Second Home Stamp Duty – The 3% Hike.

Dec 1, 2015

In an attempt to rid a £4billion tax deficit, second homeowners will now face a big, fat, ugly 3% increase on their stamp duty bills. Thanks to George Osborne, second-home buyers of holiday or rental properties will now have to endure even more ferocious tax bands.

Second-home buyers of a property worth £500,000 will now think twice as of April 2016, now that their stamp duty tax will double to £30,000. This has the potential to put off buyers investing in property for their pensions, due to the rate of return from annuities being low.

To add insult to injury, large firms owning 15 properties or more are not expected to pay the higher charge.

Mr. Osborne proclaimed that the extra money would be used to help first-time buyers and pay for more affordable housing, but he will forgive the nation if that statement is received with an air of skepticism.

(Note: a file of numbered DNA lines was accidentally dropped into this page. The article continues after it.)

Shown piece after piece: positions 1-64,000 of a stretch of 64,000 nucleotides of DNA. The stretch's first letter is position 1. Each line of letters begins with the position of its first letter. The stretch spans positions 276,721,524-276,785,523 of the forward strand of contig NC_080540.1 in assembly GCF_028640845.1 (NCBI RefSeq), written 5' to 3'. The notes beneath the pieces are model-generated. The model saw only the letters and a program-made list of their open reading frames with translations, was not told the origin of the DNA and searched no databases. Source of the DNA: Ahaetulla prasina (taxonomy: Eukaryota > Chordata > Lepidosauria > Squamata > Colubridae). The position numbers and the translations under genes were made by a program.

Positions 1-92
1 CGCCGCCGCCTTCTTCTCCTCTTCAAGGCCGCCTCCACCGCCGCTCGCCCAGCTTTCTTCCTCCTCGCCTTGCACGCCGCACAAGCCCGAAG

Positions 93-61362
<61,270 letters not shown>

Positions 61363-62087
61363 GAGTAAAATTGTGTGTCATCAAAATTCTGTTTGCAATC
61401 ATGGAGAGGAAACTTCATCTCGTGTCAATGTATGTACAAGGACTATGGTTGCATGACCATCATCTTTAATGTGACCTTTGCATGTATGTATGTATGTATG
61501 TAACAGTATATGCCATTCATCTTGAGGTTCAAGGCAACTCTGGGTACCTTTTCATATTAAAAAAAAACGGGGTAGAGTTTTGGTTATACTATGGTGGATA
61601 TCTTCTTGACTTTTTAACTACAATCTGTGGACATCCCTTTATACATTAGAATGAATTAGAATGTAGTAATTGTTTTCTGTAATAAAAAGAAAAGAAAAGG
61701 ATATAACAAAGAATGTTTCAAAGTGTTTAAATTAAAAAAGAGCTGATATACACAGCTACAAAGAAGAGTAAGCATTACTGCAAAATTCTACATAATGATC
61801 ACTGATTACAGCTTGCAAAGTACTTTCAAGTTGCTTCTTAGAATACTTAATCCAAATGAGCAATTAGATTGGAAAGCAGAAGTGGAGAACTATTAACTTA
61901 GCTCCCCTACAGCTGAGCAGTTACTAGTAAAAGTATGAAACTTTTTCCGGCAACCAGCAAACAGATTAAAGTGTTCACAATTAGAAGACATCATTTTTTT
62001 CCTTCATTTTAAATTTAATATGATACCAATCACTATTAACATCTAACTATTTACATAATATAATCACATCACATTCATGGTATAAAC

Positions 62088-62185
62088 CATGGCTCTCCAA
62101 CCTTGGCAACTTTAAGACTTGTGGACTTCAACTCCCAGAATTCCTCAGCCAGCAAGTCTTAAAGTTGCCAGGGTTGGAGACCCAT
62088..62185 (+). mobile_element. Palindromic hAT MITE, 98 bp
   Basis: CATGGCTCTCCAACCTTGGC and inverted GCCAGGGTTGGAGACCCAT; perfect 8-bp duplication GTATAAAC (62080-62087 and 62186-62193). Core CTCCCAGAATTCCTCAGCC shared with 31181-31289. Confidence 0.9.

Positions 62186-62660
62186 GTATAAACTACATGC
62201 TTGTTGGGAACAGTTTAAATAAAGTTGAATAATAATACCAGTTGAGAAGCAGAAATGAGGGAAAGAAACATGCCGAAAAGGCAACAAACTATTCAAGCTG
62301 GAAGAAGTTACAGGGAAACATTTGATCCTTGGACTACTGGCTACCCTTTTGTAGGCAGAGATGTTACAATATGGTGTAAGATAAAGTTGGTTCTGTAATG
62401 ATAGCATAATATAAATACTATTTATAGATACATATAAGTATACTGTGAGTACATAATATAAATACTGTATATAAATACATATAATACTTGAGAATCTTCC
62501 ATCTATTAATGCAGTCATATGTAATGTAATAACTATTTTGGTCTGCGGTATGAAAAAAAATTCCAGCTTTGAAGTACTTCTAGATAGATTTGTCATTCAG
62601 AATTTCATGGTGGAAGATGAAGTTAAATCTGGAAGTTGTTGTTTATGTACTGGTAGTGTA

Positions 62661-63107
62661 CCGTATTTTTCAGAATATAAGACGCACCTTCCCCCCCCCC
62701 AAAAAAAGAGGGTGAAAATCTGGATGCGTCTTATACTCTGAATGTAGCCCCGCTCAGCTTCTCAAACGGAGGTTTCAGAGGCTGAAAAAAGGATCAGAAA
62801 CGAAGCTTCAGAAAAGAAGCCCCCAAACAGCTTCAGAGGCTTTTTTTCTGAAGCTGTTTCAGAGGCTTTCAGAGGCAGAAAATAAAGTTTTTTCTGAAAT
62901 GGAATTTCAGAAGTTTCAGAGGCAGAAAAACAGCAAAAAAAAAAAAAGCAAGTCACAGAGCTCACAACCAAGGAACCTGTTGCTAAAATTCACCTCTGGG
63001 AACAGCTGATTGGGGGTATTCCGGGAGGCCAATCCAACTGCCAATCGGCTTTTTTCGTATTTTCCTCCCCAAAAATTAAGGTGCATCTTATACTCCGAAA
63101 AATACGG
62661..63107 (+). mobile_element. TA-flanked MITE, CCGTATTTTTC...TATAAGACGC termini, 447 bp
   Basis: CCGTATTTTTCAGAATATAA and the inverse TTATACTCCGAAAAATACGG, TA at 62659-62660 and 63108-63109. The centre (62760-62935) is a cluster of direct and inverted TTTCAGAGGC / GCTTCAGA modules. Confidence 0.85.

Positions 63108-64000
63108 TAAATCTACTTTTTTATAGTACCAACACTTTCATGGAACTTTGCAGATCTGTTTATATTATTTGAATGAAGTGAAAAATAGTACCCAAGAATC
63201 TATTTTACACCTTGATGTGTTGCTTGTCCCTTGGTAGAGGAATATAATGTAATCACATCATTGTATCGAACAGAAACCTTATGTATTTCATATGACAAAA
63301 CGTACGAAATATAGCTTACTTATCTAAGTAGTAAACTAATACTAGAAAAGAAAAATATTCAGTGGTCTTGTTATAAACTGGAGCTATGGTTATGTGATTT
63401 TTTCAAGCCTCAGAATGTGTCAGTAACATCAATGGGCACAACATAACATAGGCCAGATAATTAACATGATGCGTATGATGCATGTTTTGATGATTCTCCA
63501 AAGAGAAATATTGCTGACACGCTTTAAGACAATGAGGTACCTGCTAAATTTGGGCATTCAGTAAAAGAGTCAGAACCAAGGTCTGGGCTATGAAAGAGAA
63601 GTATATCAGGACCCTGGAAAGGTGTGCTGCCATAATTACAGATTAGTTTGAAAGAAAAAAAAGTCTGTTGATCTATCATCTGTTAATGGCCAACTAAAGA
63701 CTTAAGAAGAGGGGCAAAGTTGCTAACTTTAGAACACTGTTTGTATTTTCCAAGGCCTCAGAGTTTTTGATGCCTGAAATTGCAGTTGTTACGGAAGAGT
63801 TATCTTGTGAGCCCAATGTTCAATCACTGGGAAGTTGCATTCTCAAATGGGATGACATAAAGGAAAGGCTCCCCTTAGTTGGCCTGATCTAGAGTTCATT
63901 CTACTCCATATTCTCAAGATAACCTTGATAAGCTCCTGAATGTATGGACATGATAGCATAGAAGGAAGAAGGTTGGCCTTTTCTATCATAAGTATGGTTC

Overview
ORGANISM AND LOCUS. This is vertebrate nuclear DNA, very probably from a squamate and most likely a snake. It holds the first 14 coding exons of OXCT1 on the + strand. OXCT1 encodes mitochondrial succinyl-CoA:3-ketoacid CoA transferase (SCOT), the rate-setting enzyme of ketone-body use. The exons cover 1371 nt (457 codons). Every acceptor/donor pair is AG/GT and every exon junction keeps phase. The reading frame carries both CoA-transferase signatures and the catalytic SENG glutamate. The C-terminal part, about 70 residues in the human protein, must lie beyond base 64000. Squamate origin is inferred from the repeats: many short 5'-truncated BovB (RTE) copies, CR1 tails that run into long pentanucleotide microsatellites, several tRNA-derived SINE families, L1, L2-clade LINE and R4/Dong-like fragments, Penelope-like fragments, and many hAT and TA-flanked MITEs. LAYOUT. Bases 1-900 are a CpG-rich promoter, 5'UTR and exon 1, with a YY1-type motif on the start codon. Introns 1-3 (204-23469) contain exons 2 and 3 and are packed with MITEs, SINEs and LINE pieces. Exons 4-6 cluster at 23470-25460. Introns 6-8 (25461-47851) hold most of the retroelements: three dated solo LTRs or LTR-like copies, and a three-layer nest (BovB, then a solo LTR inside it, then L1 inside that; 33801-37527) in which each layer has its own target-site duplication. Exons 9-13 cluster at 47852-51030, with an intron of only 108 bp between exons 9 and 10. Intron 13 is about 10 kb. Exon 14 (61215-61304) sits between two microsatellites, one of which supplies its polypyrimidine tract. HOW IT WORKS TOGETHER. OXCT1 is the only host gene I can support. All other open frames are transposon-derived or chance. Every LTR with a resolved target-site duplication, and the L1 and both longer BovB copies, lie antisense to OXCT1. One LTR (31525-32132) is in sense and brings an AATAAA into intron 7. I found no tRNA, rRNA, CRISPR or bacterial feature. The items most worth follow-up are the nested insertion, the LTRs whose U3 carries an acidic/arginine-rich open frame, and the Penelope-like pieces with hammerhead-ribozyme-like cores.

At the moment the stamp duty rates are as follows:

  • On the first £125,000 of a property’s price buyers will pay no stamp duty.
  • From there buyers pay 2% on the amount up to £250,000.
  • 5% between £250,000 and £925,000.
  • 10% up to £1.5million and 12% on anything above that.

However, once the reforms come in, in April 2016, each band will increase by an additional 3%.


What does this mean to potential new landlords?

The change in the pension scheme last April has influenced many savers to invest in a second-home for their pension. But this growth raised concerns by The Government, as last September the Bank of England forecasted that a rise in buy to let investment would worsen the housing crisis- with borrowers taking out a lager loan during a boom and usually sell more quickly during as bust.

Wealthier landlords have been hit hardest as the changes that have followed the summer announcement have put restrictions on tax relief claimed on their mortgages, to the basic rate of income tax at 20%.

With a lack of mortgage tax relief and an extra £12,000 on stamp duty, it is almost certain to have an impact on either the tenant, the market, or both.